The film was made by the same filmmakers who also produced I Can Only Imagine, I Still Believe, American Underdogand Woodlawn. Like Jesus Revolution, all four of those films were based on true stories.

True stories, Erwin said, are better able to convey a gospel-centric message to a general audience. The viewer's "defenses go down [because] they don't know how to criticize somebody's real-life experience," he said.

Photo courtesy: ©Lionsgate, used with permission.

Kelsey Grammer in Jesus Revolution, Grammar cries on national TV while discussing Jesus Revolution

3. It's Convicting, Inspiring … and Surprising

The gospel requires that we embrace the uncomfortable and love those who look different. That's what the first-century Christians did. It's also what Chuck Smith did. As the film opens, Smith and his small congregation are navigating an ever-changing world yet pushing back against the 1960s trends. Smith has no desire to change his methods but faces a dilemma when his teenage daughter picks up a Jesus-loving hippie hitchhiker and brings him home. The hitchhiker is Lonnie Frisbee, a long-haired hippie who contrasts greatly with the straight-laced Smith.

They are as different as night and day, yet they share a passion for the gospel. Soon, Smith's home is filled with tie-dye-wearing hippies who are attracted to the love of Christ.

"If I bring them into my church, I'm gonna lose my job," Smith tells Frisbee.

Nevertheless, Smith does welcome the hippies into his congregation. (During one powerful scene, he washes their bare feet before they enter.) Some members leave. Most, though, remain.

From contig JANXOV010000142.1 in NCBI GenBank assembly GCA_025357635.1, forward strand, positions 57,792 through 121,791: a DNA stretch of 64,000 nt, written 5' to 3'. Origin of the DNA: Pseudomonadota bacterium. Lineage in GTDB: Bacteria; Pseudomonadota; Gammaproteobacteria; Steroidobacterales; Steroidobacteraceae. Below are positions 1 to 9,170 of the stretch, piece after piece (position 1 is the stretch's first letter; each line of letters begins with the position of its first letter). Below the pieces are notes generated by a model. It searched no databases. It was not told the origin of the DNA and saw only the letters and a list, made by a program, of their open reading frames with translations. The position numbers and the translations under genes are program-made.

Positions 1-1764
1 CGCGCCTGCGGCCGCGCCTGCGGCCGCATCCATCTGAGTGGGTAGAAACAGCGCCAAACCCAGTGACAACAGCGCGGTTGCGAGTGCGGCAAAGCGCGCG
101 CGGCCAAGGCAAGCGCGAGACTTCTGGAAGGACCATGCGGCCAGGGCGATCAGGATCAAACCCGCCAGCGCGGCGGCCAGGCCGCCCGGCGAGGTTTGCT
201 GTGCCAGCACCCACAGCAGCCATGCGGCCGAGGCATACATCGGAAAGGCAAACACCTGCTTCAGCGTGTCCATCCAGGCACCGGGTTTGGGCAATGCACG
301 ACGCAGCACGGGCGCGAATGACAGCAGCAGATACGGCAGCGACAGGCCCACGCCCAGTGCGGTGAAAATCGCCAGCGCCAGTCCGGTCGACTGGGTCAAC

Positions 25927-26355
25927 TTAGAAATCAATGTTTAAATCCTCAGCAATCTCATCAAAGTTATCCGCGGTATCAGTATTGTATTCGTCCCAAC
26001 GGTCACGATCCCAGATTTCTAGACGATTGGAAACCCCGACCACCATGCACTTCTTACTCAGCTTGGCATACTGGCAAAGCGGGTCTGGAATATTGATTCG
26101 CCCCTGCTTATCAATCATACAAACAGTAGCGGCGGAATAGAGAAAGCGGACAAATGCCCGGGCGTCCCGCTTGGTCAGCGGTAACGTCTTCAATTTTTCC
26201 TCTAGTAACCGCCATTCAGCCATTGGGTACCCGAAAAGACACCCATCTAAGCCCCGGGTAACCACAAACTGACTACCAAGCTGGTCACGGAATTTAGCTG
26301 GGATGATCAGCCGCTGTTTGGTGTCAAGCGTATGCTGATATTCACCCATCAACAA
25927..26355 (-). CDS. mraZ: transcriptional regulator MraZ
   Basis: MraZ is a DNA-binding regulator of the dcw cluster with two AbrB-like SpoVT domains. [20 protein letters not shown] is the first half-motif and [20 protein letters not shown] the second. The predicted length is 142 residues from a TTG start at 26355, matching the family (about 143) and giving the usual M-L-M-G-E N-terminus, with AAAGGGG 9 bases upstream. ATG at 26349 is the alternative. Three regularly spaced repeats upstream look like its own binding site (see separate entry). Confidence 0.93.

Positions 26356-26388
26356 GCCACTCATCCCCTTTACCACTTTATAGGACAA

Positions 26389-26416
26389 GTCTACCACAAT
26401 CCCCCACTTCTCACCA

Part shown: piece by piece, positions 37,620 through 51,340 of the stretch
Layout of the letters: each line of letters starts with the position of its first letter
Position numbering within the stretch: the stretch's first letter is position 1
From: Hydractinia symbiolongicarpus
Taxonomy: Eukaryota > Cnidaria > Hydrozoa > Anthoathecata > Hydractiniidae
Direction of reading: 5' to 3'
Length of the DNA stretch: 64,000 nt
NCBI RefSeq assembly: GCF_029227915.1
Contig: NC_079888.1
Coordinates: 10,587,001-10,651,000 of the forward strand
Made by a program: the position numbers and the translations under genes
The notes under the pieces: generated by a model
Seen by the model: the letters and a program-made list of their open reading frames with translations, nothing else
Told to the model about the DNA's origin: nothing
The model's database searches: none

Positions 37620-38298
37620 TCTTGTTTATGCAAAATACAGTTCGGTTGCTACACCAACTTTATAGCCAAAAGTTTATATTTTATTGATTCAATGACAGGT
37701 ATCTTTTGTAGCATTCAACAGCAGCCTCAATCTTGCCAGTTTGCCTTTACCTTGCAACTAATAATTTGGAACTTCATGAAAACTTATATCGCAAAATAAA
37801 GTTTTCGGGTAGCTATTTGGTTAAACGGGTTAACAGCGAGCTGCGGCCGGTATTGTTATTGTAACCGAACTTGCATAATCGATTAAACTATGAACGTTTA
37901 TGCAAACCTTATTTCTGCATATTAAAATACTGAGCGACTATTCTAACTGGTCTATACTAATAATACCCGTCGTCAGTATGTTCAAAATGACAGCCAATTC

Jesus Revolution reminds us that the gospel requires humility and selflessness. Sometimes, it also requires changing methods, even though the message remains the same.

It's a message that is both inspiring and convicting. For those not familiar with the story, the film also offers a few surprises. The Smith-Frisbee partnership eventually crumbles. Frisbee wants a church service full of spontaneity. (We see him laying hands on a woman who falls backward.) Smith, though, wants organization. They agree to go their separate ways, similar to the biblical story of Paul and Barnabus.

"God went on to use both men in their own individual ways," Erwin said.

Photo courtesy: ©Lionsgate, used with permission.

Jesus Revolution

4. It's Evangelistic

Jesus Revolution spotlights a truth found in Ecclesiastes 3:11, which says God has "planted eternity in the human heart." Translation: The material things of this world can never bring true joy. Only Christ can do that.

Young people are taking drugs, Frisbee says, because they are involved in a quest for purpose.

"There is an entire generation now searching for God," Frisbee tells Smith. "We thought acid was going to save the world. That was a lie."

The Woodstock generation, he says, is looking for meaning "in all the wrong places." Of course, that's true of every generation, including the modern day.

"I think this [film], more specifically than anything we have done, is an opportunity for evangelism," Erwin told Crosswalk.

For parents who want to bring their children, the film has only minor thematic concerns. We see young people with joints and hallucinating. (One young woman froths at the mouth but survives).

We also see a woman drunk at a bar. (Later, we learn she died in a car wreck). The film contains no coarse language or sexuality.

Jesus Revolution transports us to an era of culture-changing fashion and groundbreaking music while delivering a timeless message: Jesus saves. (Frisbee and his friends often point heavenward while saying in unison, "One way.”) The film's score is perfect.

Jesus Revolution is one of the most uplifting films you'll ever see.

Rated PG-13 for strong drug content involving teens and some thematic elements.

Entertainment rating: 5 out of 5 stars

Family-friendly rating: 4 out of 5 stars

Photo courtesy: ©Lionsgate, used with permission.

Michael Foust has covered the intersection of faith and news for 20 years. His stories have appeared in Baptist Press, Christianity Today, The Christian Post, the Leaf-Chroniclethe Toronto Star and the Knoxville News-Sentinel.